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## 'Rational Request' printed from http://nrich.maths.org/

Steve
said the following
I sketched four vertical asymptotes and a sketch showed that a
function which decayed to zero from above at $x \rightarrow \pm
\infty$ could have the right sorts of properties.

To get the right asymptotes and behaviour at $\pm \infty$ I guessed
the following curve, choosing to make it symmetric about the origin
for simplicity

$$

y = \frac{1}{(x-2)(x-1)(x+1)(x+2)}

$$

This worked: it has a turning point at $x$ between $-2$ and $-1$
another turning point at $x$ between $1$ and $2$ and a turning
point at $x=0$.

The plot of this from graphmatica is as follows

It seems likely that many such curves, with differing constants,
would also give the correct behaviour. To see why, upon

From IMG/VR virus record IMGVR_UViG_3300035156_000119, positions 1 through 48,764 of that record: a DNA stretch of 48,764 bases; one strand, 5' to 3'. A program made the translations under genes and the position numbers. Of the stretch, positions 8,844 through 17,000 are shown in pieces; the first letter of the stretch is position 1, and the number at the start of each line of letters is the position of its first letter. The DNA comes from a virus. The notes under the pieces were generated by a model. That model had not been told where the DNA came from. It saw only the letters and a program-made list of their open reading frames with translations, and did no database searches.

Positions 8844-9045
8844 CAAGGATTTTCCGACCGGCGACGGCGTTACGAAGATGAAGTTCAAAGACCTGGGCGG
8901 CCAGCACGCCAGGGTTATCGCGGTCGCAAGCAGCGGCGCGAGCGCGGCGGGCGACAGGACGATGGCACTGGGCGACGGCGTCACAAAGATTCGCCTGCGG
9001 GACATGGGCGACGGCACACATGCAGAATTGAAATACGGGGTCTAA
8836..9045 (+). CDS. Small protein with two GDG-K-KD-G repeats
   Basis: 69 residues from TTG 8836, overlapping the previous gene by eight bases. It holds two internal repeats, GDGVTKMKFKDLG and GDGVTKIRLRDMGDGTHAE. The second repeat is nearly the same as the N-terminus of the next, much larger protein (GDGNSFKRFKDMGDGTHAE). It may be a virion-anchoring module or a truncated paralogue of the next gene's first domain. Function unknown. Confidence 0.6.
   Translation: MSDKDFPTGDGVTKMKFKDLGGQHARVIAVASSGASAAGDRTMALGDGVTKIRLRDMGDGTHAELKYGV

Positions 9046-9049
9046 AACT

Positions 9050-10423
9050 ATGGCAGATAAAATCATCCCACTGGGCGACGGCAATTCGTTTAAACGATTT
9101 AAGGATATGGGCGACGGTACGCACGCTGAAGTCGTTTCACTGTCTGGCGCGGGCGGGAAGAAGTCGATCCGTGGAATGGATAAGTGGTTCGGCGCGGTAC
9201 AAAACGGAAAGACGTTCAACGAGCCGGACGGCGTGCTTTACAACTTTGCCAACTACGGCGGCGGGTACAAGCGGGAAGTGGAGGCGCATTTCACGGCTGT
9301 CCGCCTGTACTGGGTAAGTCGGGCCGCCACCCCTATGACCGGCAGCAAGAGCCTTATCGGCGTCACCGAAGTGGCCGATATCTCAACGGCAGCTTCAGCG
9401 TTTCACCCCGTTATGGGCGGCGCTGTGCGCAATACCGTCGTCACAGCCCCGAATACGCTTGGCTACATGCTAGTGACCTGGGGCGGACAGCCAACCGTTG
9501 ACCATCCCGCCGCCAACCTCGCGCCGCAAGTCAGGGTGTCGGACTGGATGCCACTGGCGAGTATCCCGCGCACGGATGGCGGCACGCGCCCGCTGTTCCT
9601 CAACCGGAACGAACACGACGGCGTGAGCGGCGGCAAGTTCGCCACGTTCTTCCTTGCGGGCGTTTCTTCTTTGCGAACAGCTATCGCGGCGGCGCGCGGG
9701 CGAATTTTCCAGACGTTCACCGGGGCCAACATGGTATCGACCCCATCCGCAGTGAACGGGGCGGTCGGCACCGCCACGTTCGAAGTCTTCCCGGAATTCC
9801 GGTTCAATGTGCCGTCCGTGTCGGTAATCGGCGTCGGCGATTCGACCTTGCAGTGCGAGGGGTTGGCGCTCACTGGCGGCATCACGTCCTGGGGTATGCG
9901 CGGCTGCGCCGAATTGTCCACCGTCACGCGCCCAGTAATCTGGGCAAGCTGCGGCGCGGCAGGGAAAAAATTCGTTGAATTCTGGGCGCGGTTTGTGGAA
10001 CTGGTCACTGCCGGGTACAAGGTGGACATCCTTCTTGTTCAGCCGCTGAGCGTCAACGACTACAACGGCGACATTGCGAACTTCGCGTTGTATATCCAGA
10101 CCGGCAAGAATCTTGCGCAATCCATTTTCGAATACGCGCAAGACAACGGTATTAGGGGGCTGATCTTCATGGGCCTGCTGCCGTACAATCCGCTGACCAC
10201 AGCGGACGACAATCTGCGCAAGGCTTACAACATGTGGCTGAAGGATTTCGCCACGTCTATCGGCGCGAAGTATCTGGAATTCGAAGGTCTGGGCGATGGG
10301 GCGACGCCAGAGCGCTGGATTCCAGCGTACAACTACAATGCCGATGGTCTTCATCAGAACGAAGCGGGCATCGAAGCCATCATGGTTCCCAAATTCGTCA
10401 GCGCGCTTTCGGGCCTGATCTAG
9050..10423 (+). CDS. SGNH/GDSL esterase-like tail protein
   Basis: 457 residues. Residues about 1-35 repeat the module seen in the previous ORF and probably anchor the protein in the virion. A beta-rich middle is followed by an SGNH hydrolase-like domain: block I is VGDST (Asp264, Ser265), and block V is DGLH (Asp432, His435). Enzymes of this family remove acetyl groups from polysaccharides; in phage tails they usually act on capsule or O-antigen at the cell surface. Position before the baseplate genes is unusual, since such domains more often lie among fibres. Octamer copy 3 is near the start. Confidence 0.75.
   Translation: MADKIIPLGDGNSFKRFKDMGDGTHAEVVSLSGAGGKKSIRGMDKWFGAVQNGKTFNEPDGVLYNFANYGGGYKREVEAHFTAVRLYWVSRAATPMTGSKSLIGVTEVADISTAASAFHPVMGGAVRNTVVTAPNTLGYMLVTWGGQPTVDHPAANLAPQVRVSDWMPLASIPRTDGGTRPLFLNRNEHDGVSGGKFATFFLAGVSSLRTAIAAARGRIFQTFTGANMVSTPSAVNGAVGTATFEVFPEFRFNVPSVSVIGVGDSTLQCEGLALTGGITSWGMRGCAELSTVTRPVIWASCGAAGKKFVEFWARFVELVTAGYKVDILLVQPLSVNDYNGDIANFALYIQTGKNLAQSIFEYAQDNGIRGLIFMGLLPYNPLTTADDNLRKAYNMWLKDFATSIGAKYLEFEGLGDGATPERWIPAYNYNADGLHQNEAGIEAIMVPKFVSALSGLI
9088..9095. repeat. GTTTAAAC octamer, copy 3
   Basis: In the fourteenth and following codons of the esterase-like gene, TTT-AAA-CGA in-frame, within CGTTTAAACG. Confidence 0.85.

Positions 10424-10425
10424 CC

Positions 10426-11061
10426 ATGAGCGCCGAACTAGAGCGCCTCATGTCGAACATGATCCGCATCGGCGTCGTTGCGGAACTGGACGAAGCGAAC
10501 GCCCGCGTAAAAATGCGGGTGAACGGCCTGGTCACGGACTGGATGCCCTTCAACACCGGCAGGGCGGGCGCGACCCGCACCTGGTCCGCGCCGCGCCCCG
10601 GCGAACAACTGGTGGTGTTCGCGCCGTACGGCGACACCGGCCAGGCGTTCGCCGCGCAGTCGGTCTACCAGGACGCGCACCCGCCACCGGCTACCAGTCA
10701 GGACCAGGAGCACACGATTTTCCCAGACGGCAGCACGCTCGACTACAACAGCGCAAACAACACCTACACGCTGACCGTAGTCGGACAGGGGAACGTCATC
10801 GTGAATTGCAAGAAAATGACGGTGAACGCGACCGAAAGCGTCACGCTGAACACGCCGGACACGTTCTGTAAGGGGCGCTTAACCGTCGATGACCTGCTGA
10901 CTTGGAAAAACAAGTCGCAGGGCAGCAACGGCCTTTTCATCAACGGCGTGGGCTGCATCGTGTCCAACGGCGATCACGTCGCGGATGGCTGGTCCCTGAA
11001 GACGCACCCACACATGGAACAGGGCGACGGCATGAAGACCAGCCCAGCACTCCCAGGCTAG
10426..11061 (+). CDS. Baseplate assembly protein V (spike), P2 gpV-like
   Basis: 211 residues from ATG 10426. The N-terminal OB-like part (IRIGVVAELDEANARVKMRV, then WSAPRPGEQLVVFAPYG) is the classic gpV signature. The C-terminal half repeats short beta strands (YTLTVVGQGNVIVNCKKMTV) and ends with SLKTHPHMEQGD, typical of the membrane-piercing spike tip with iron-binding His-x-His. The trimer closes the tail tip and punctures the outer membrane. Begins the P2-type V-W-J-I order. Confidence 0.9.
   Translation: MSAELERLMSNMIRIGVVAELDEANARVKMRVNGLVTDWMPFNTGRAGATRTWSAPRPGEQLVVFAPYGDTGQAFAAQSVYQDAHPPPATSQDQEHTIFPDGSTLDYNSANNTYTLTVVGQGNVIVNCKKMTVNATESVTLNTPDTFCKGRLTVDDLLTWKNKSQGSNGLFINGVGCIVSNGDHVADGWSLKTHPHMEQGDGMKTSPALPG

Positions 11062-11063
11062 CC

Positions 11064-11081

differentiation, I get a cubic polynomial divided by another
polynomial. For zeros the numerator would need to be zero and a
cubic can have three real roots. I could choose the constants to
have the correct number of real roots.

I then considered the second request. Initially, I thought that
this seemed impossible, but then started to work through the
possibilities for asymptotes. By turning the middle turning point
into a point of inflection I would have a graph with the correct
behaviour.

I wondered how to convert the behaviour of the central turning
point and decided that the curve needed to be forced to pass
through the origin and also to be antisymmetric. I therefore
multiplied the expression by $x$, realising that this wouldn't
affect the 'topological' behaviour at the other turning points. A
plot of the curve

$$

y = \frac{x}{(x-2)(x-1)(x+1)(x+2)}

$$

gave graph

Which has the correct behaviour.